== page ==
BOSTON — Jubilant Red Sox fans took to the streets around Fenway Park to cheer their team’s World Series victory Wednesday night, the first time Boston has won baseball’s fall classic at home in 95 years.
Fans chanted and caroused outside the ballpark and nearby bars after Boston vanquished the St. Louis Cardinals 6-1 in Game 6. Several fans were seen giving high fives to police officers.
“Words cannot describe how I feel,” said Sam D’Arrigo. “This is what being a Boston fan is all about.”
The win capped an emotional season for the Red Sox, one heavy with the reminder of the Boston Marathon bombings in April. Players wore “Boston Strong” logos on their left sleeves and erected a large emblem on the outfield wall known as the Green Monster as a constant reminder.
A “B Strong” logo was mowed into the center-field grass at Fenway.
“We needed this (victory),” after the bombings that killed 3 people and wounded more than 260, said Mark Porcaro of Boston. “They were an easy team to get behind because they stood up for us when we needed them most,” following the tragedy.
The Red Sox have now won three World Series in a decade, but they hadn’t won at home since 1918.
An excited Boston Mayor Tom Menino tweeted: “Get the ducks ready, we’re having a parade.”
Police set up barriers to funnel the crowds away from Fenway Park and mounted police and officers on bicycles patrolled the area. Some fans were obviously intoxicated.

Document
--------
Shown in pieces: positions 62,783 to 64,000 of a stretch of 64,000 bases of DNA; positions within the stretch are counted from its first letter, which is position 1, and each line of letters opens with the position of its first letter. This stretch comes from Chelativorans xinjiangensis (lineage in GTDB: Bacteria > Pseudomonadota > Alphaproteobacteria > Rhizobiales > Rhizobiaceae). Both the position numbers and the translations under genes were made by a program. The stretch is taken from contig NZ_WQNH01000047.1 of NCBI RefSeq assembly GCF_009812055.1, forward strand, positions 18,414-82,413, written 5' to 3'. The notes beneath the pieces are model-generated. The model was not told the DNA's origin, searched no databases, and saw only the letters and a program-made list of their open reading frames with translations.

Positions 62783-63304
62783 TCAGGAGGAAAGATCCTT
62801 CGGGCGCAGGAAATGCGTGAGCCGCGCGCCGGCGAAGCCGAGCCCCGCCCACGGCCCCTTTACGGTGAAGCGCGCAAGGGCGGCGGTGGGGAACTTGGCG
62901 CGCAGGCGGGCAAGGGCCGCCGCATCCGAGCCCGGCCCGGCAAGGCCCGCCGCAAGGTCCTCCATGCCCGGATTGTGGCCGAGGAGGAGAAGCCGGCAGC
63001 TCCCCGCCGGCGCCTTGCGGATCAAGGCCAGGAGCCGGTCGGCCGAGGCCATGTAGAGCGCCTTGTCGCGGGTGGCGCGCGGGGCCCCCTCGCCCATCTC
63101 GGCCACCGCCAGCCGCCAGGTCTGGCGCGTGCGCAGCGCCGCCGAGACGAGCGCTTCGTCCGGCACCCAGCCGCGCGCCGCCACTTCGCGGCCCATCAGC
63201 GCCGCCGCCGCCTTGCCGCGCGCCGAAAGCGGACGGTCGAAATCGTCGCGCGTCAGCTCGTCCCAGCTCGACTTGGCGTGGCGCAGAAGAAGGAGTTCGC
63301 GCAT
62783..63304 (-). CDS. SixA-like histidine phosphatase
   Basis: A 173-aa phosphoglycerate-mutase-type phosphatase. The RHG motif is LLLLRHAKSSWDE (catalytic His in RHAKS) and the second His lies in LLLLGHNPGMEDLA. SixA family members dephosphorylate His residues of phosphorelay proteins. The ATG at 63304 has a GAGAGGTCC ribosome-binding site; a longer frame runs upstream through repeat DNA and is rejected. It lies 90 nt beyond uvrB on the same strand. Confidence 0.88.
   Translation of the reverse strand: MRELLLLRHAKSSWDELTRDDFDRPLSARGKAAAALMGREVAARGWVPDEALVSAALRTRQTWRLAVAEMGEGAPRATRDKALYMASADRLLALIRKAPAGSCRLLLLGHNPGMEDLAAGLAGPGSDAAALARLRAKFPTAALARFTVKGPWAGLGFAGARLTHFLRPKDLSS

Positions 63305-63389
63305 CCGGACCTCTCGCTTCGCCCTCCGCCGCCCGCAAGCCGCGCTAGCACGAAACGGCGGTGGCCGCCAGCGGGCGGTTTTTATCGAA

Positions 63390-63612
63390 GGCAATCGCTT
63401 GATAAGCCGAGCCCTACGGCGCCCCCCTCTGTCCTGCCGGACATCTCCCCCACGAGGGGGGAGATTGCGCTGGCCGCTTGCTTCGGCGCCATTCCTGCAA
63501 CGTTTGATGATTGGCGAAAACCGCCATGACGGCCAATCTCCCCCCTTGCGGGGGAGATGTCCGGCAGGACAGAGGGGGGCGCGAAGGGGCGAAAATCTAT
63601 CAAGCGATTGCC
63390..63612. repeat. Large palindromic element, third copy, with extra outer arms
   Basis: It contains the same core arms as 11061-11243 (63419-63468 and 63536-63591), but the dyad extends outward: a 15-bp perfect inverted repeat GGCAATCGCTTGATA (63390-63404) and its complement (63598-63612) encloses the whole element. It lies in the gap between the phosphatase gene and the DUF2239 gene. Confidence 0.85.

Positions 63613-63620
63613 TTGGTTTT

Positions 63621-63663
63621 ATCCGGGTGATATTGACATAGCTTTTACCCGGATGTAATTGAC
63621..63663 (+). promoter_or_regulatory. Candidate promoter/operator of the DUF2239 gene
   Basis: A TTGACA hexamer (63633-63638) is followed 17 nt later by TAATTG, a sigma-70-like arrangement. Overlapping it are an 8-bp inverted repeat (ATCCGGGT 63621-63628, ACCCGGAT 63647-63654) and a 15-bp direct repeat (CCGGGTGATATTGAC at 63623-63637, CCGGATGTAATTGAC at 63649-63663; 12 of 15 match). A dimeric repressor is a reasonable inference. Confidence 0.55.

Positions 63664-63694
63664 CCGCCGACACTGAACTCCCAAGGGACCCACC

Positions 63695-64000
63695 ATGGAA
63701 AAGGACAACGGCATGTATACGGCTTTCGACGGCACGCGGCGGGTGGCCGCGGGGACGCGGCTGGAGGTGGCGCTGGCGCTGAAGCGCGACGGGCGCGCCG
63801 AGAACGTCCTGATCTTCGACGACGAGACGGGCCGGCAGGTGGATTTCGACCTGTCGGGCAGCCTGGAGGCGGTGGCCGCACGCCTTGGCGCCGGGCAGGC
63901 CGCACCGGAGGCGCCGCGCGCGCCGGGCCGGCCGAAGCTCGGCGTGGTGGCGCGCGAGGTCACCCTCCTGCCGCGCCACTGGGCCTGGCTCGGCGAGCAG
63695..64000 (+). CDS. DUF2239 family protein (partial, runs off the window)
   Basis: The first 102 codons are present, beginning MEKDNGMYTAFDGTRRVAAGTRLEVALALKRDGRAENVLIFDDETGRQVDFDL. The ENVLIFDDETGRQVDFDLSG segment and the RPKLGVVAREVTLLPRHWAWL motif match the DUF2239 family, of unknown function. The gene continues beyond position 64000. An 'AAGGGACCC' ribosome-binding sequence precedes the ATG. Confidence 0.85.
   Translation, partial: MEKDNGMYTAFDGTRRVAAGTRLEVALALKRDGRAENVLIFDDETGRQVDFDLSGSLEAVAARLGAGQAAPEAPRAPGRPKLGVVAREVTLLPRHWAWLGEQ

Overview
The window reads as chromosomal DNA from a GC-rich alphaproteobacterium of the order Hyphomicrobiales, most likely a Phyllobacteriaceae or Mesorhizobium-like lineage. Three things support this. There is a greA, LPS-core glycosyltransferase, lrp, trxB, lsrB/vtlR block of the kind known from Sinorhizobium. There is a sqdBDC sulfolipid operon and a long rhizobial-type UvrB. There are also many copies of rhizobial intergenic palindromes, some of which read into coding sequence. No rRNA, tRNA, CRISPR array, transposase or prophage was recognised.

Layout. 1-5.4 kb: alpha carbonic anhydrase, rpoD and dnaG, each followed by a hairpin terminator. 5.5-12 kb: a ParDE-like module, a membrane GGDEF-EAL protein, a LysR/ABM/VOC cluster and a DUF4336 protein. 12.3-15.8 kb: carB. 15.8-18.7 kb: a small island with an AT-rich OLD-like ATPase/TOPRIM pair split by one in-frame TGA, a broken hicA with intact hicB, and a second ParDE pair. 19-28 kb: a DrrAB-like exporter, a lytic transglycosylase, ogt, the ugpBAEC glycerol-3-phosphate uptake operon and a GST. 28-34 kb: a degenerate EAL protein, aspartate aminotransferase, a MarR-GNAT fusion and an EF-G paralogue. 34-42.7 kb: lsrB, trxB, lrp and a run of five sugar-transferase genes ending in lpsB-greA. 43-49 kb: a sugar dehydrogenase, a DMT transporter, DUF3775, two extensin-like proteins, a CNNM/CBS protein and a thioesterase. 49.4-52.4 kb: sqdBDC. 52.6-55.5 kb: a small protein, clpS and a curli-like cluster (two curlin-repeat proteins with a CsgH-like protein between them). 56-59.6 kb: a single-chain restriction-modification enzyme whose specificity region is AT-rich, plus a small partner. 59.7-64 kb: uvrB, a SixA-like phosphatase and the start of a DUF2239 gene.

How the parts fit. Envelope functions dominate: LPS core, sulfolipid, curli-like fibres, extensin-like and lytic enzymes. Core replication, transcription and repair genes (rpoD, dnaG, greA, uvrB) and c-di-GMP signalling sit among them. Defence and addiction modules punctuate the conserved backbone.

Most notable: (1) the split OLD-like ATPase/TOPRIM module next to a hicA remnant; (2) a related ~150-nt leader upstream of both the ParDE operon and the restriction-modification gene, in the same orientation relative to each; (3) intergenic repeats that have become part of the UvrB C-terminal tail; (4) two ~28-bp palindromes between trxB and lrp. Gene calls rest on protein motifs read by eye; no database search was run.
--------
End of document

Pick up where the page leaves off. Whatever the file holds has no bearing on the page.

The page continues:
Police later said on Twitter that they’d arrested several people for unruly behavior. Throughout the night, the department had tweeted cautionary messages, encouraging fans to “Celebrate with pride” and “Celebrate responsibly.”
Police later thanked the “tens of thousands” of Red Sox fans who took their warnings seriously.
There were no reports of serious damage but at least one car was overturned.
Officials at the University of Massachusetts said 15 people — all but one of them students — were arrested after thousands gathered on the Amherst campus to celebrate the Red Sox win. Most of those arrested were charged with failing to disperse and two also with assault and battery on a police officer. No injuries were reported.
In New Hampshire, celebrations turned destructive at several college campuses. In the largest incident, University of New Hampshire officials say police used pepper spray and pepper balls to break up a crowd of several hundred students that had gathered at the Durham campus. Officials said some of the students threw bottles and cans at officers; five were arrested on disorderly conduct charges.
Chris LeBlanc of Glocester, R.I., skipped class last spring to watch the Red Sox’s season opener. On Wednesday he was at Fenway with his father Michael, hoping to score tickets.
Michael LeBlanc, 45, shook his head and smiled. He remembers well the decades of disappointment, the talk of curses and the blown chances. He knows what a treat it is to have a shot at three World Series wins in a decade.
“He doesn’t know how good he has it,” he said.